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By Alice Hutchins

Plantations are being created all across the globe, that burn our rubbish and waste, in order to turn it into renewable energy such as electricity or steam. Although this may at first seem like a great idea, as it prevents the 251 million tonnes of waste that enter US land-fills, it may also pose a different kind of hazard to the planet and our health.

Australia is now considering implementing some of these combustion plantations across the country, after seeing the number of them that have been raised all across China. However, the Chinese citizens raised outcry and protest, fearing that these factories may cause toxic fumes to be released into the atmosphere during the burning process. These toxic gases could sit in the lungs, and manifest themselves in any number of health problems. However, after the 2016 blackout across South Australia, the Waste Management and Resource Recovery Association believe it is crucial to learn how to harness our excess waste and use it to our advantage.

Australia’s Environmental Protection Authorities, like the residents, fear that these plantations may become more of a hindrance than a benefit to the country. The major concern from this aspect is that burning waste in order to make renewable energy sources may eventually be considered more important than recycling. Recycling centres are crucial in reusing the plastics and food wastes that societies create, and these are better for the planet than burning the waste for human gain.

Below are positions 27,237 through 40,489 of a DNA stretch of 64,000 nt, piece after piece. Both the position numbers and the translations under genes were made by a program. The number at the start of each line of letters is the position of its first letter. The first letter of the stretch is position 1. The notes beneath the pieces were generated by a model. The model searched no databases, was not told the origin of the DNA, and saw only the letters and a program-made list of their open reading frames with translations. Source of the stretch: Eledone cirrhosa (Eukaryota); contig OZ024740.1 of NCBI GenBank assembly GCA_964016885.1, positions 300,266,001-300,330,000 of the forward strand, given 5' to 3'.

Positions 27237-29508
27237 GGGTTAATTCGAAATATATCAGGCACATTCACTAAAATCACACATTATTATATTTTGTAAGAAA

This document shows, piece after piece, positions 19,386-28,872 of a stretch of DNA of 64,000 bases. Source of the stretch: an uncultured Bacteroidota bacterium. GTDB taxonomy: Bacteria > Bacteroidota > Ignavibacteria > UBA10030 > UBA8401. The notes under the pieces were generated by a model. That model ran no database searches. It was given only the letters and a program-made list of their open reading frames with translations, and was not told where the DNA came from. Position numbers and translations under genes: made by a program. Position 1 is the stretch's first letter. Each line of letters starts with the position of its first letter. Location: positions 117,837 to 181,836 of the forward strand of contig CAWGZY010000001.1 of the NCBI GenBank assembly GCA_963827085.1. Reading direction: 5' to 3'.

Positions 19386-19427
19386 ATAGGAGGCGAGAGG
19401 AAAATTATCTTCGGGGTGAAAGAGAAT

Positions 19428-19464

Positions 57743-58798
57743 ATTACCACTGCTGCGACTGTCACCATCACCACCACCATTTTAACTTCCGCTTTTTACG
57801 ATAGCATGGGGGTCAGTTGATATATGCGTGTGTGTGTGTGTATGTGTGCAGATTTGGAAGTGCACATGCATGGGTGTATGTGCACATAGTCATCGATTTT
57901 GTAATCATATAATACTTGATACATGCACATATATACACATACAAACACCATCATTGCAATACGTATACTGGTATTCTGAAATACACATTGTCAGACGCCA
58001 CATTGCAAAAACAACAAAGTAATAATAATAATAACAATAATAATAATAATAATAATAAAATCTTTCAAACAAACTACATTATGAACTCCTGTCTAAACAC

“We appear to have this system where waste-to-energy incinerations are being allowed to remove material recovery facilities [recycling centres] from their planned projects,” says Bremmer, head campaigner for ‘Zero Waste Oz’.

If these Bioenergy facilities are used to get rid of the waste that cannot be recycled and would subsequently go to landfill, then many argue that they are an efficient waste disposal system that ensures a flow of energy is always accessible. On the other hand, if these systems make recycling appear less desirable, and place more emphasis on the benefit of renewable power than on the regeneration of the planet, then they may become a far less popular option.

For example, the question as to whether these plantations are a source of green renewable energy and should, therefore, receive the allocated funding for this area, is a heated debate.

“We managed to control the emissions, like dioxins, but we are still turning the plastics into a greenhouse gas. If you have a good recycling program which deals well with waste, the feedstock for incineration disappears.” – Greens Western Australian MP and the party’s waste spokesman, Robin Chapple.

Perhaps we should be focusing our thoughts towards finding new ways to reuse and repurpose old materials, rather than destroying them altogether?

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